Re: SPACE: Roton in New Scientist

Michael Lorrey (
Fri, 07 Aug 1998 13:42:26 -0400

Michelle Jones wrote:

> wrote:
> > Gary Hudson is a pretty smart guy; if he says he can do it, I think he has
> > a good chance of doing it. And, frankly, an 80% reduction over inflated
> > government launch costs shouldn't be that hard. Mark
> mark the reason i am having such difficulty with this concept is that the
> roton is a re-entry system. you still have to lift the thing into orbit
> somehow to reenter the atmosphere. the reentry system of modern
> government launchers is neither the cost driver nor the weight driver. spike

The roton rotor blades are also used for launching as well. The rocket engines are supposed to be on the tips of the rotors, and the centrifugal forces generated by the rocket propelled spin helps to feed the fuel to the motors, thus eliminating the weight of fuel pumps and reducing the mechanical complexity of the system (the highest maintenance parts of the space shuttle are the fuel pumps). There is also an efficiency gain here. Since the chemical reaction of the fuel propells the rotor around (gradually rotating to full forward propulsion beyond the atmosphere, kind of like how the V-22 Osprey rotates its wingtip motors) and the rotor is using the reaction mass in the atmosphere, you gain a bit of efficiency here. In propulsion, it is always more efficient to move a lot of mass a little, rather than a little mass a lot (those who think that ion/plasma type drives are efficient are only right in that they are MASS efficient, but definitely not energy efficient). Because of this setup, the roton can fire up its rotor-tip engines when it lands in order to maneuver around if it needs to for alternate landing sites, to counteract crosswinds, etc., which gives it a bit more maneuverability than a normal autogyro.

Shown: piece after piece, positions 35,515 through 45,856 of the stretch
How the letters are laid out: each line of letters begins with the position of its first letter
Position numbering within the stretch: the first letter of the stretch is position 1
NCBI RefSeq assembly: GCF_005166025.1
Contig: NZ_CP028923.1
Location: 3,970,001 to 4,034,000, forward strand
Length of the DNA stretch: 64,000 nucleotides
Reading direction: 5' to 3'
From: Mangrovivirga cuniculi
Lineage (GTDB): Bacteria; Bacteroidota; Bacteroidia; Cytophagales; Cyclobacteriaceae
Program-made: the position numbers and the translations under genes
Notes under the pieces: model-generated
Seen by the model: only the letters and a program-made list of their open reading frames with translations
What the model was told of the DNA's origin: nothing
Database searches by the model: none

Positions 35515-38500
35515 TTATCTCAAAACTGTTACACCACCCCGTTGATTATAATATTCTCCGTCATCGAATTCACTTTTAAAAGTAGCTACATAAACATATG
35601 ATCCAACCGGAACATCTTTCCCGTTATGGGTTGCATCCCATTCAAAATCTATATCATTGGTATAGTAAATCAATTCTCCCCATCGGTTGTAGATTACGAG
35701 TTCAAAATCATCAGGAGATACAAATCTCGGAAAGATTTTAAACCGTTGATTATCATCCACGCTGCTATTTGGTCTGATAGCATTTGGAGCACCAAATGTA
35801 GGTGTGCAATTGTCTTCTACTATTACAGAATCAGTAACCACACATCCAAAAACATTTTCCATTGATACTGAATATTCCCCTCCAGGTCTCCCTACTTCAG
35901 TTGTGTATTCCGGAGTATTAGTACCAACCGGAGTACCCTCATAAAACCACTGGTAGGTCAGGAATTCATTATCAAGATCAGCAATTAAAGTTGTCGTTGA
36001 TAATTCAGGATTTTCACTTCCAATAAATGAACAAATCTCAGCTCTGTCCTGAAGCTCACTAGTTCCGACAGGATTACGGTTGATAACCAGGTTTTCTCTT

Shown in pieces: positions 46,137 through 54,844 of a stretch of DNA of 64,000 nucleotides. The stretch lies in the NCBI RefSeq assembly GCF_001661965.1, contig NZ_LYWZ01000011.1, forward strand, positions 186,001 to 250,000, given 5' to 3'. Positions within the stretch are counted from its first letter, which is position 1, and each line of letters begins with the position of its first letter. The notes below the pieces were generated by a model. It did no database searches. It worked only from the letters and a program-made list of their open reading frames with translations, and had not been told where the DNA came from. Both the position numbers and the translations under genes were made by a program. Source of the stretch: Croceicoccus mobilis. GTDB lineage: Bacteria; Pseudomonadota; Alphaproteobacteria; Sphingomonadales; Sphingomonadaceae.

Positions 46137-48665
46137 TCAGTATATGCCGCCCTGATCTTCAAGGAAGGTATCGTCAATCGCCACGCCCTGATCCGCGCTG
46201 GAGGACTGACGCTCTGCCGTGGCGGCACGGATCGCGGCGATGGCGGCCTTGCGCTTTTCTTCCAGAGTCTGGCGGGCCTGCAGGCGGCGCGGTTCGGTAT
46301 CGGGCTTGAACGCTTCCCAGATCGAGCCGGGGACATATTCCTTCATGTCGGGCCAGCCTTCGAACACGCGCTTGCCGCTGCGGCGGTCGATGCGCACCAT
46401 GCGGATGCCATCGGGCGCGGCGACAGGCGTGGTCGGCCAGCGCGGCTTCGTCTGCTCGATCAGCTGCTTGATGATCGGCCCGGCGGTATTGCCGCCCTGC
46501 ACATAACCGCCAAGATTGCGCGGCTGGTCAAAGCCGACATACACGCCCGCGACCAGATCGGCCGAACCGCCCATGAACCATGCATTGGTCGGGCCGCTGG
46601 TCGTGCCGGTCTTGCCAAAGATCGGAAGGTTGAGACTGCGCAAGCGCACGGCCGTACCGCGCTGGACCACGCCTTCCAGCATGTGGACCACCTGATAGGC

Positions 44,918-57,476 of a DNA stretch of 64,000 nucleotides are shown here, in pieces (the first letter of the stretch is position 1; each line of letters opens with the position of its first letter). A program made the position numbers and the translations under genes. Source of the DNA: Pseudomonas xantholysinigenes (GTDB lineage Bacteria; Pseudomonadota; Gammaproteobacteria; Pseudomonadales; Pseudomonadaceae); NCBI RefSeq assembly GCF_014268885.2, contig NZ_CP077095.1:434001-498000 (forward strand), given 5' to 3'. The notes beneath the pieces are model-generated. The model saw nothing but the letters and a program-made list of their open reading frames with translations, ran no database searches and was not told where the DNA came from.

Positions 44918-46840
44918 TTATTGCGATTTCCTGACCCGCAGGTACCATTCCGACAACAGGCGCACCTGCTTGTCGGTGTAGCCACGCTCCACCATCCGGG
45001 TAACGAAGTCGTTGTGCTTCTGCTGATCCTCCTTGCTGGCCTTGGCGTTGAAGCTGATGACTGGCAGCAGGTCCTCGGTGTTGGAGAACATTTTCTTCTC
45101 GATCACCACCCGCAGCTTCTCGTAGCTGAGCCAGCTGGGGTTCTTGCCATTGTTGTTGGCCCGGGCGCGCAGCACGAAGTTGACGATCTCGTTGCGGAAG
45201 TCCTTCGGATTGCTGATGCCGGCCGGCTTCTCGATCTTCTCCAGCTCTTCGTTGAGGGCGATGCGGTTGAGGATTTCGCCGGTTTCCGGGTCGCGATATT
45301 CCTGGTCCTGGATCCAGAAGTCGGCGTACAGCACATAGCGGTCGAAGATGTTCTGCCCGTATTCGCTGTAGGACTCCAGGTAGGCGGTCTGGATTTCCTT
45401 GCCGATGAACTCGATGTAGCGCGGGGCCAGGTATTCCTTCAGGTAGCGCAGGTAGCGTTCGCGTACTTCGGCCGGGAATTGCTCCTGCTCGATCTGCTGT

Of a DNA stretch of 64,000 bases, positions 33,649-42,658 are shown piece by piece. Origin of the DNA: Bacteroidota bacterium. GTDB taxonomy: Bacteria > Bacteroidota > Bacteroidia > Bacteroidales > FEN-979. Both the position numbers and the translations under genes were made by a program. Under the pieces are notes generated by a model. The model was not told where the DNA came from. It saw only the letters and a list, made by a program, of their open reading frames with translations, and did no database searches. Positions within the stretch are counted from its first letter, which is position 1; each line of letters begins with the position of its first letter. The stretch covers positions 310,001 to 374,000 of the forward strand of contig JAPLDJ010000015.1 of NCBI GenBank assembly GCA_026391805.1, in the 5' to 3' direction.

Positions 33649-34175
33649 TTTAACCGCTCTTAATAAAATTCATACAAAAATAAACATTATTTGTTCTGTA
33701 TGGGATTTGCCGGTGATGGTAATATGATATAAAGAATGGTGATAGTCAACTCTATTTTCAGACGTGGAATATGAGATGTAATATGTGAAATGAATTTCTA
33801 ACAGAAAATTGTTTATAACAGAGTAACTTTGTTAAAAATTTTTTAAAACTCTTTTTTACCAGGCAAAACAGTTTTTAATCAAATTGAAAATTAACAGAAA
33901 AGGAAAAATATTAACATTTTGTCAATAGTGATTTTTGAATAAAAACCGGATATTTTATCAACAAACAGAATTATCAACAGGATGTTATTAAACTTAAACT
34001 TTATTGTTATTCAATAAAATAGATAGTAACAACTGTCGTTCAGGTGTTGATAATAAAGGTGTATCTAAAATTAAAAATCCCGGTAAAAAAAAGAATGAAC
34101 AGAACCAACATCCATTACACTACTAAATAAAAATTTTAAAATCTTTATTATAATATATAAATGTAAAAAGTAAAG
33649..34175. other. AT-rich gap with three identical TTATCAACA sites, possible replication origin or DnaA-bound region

Mike Lorrey